No Learning Allowed in Minnesota
Minnesota’s Office of Higher Education informed Coursera, which partners with universities to offer their courses online, that it cannot operate within the state because of a law requiring colleges to obtain government permission to operate in state borders, reports The Chronicle of Education. The state couldn’t say whether this will affect other online course services like Cambridge’s own edX. As Chris Vogel notes today, edX is inching its way toward educating 1 billion people, a goal made somewhat more difficult if states start banning their residents from participating in the online learning movement. Then again, that seems terribly unlikely to happen. The Chronicle notes that it’s pretty difficult to physically prevent Minnesotans from signing up for Coursera’s online courses in the privacy of their homes.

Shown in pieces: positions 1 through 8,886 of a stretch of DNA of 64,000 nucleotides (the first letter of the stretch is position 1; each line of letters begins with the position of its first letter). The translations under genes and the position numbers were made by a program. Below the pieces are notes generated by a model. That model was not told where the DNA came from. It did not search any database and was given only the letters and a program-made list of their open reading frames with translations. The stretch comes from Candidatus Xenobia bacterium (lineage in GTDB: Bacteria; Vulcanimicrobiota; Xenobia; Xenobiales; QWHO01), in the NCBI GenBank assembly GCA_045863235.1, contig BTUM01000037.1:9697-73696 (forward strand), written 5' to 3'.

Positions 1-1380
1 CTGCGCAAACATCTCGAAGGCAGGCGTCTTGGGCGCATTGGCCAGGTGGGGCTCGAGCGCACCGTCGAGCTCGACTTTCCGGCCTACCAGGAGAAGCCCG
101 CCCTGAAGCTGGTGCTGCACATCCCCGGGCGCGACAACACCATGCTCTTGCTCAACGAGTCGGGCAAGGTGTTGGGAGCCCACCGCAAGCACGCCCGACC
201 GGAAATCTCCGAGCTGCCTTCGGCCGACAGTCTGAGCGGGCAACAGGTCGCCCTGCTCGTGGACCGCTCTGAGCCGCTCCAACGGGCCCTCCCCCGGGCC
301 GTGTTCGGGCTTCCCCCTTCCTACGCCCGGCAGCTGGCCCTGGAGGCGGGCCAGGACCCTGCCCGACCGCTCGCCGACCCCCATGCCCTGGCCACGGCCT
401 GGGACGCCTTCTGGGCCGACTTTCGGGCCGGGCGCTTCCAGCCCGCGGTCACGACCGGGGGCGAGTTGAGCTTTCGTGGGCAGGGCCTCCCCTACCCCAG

As a sad little concession though, Coursera’s terms of service now contain a special note for Minnesota users reading:
If you are a resident of Minnesota, you agree that either (1) you will not take courses on Coursera, or (2) for each class that you take, the majority of work you do for the class will be done from outside the State of Minnesota.
This is likely to create universal adherence to the state law because everyone on the internet agrees to Terms of Service only after reading them carefully. Just kidding. It actually seems to create an odd situation where Minnesota residents who want to take non-degree college courses for free online must do so secretly. (Reading Lolita in Bemidji anyone?) As Slate’s Will Oremus notes, we can pair this with New York’s crackdown on smartphone based cab hailing services to note that it hasn’t been a great week for technology unburdened by regulation, at least outside the borders of Massachusetts.